Strangles – An Old Adversary


This disease strikes terror into the heart of horse owners, possibly because of its emotive name. Although it’s true that horses can die from strangles, it’s very unusual for this to happen in the UK. More often one sees a profuse nasal discharge and sore, enlarged lymph glands just inside the bone of the lower jaw and throat. The horse may develop a fever, loss of appetite, depression and a cough, or less severe signs such as dullness. Very occasionally, serious complications cause further abscess growth, known colloquially as ‘bastard strangles’.

Strangles – An Old Adversary

Up to 10% of horses may recover and appear normal but remain infected. These horses harbour the bacteria within the guttural pouches of the throat; they can infect other horses.

Strangles is caused by a bacterium called streptococcus equi – or ‘strep equi’. It is extremely contagious and can affect horses of any age. Infection can be spread through the air and carried on clothing, hands, grooming equipment and even on the coats of dogs and cats.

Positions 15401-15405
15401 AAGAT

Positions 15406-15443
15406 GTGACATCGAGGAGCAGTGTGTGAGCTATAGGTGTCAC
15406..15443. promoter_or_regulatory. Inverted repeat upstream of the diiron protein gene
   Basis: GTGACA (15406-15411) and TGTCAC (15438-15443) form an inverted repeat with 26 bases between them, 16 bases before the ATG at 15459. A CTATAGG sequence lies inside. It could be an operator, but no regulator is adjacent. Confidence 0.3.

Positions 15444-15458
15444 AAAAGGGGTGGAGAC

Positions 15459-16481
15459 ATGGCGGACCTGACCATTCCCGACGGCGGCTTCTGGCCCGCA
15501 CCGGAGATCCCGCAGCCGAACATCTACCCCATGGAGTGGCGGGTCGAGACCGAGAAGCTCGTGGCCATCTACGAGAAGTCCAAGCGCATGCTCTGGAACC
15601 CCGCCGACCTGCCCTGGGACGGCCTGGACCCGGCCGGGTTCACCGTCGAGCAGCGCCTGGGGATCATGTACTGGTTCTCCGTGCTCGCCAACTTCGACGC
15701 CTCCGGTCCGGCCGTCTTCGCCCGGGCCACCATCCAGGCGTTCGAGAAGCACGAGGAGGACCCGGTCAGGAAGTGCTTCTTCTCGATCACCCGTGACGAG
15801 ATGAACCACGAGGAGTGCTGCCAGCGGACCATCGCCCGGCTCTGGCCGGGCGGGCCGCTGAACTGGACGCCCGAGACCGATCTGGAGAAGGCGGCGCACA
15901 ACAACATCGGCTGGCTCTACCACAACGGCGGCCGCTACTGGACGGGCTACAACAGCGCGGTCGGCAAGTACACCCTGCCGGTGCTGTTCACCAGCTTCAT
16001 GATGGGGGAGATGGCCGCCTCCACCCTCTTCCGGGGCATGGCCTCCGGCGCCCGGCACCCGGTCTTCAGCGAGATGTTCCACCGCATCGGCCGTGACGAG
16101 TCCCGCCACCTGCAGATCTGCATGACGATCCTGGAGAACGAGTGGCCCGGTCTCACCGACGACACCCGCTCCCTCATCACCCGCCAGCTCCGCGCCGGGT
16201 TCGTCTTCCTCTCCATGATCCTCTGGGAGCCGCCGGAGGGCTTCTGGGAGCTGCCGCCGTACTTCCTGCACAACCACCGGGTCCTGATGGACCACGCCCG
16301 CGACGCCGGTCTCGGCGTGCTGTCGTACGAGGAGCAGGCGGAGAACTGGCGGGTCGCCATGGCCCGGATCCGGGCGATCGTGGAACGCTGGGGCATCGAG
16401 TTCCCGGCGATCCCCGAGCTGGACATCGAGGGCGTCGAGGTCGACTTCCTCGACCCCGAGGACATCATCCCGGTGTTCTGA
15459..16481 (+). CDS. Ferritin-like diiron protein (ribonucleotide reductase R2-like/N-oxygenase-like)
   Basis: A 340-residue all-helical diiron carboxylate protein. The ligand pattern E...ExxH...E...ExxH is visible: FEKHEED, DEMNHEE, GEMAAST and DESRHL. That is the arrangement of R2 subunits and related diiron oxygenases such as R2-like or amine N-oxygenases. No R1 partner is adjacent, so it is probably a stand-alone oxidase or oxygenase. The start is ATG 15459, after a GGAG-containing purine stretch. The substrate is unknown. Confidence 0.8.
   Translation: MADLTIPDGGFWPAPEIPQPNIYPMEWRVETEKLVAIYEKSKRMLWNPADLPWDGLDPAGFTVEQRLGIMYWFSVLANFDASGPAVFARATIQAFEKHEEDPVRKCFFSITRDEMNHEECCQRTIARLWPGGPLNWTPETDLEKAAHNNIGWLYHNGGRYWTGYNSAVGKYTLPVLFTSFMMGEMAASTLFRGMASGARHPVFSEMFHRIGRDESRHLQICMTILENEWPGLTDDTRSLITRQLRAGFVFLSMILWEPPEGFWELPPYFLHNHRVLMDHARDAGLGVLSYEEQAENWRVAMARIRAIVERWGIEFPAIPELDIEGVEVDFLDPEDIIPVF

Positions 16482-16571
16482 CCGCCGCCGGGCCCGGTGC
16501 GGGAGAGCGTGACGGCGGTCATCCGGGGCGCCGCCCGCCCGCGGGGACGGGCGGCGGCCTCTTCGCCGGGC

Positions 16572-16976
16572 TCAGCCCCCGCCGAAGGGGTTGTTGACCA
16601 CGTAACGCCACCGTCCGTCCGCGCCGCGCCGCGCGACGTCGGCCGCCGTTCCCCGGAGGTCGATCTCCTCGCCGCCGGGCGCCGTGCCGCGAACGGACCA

Can we protect our horses against strangles?

Prevention is most definitely better than cure; keep your horse away from infected horses and material. There is a strangles vaccine in the UK which can reduce clinical signs, though it’s not widely used and is actually out of stock at present.

A policy of openness is vital – after all, it’s not neglect but bad luck that causes infection.

What should we do when an outbreak is confirmed?

Once an outbreak is confirmed, managers of equine premises should stop all movement on or off the yard, with horses which have been in contact with infected animals kept separate from those who haven’t, as well as those displaying signs of infection – isolation is key when it comes to preventing the spread of strangles. It’s also important to take regular temperatures to check infection hasn’t occurred – ask your vet if you’re not sure how to do this. Changing your own clothes after dealing with infected animals is also important. You should also disinfect the stables thoroughly once the infection is cleared.

An outbreak of Strangles is an expensive and time-consuming event for all parties but careful management, good communication and paying heed to your vet’s advice will all cut down on both suffering and expense.

Dr Mark Sanderson BVM&S MRCVS

Severn Edge Veterinary Group

 

  • Published on 22nd August 2017

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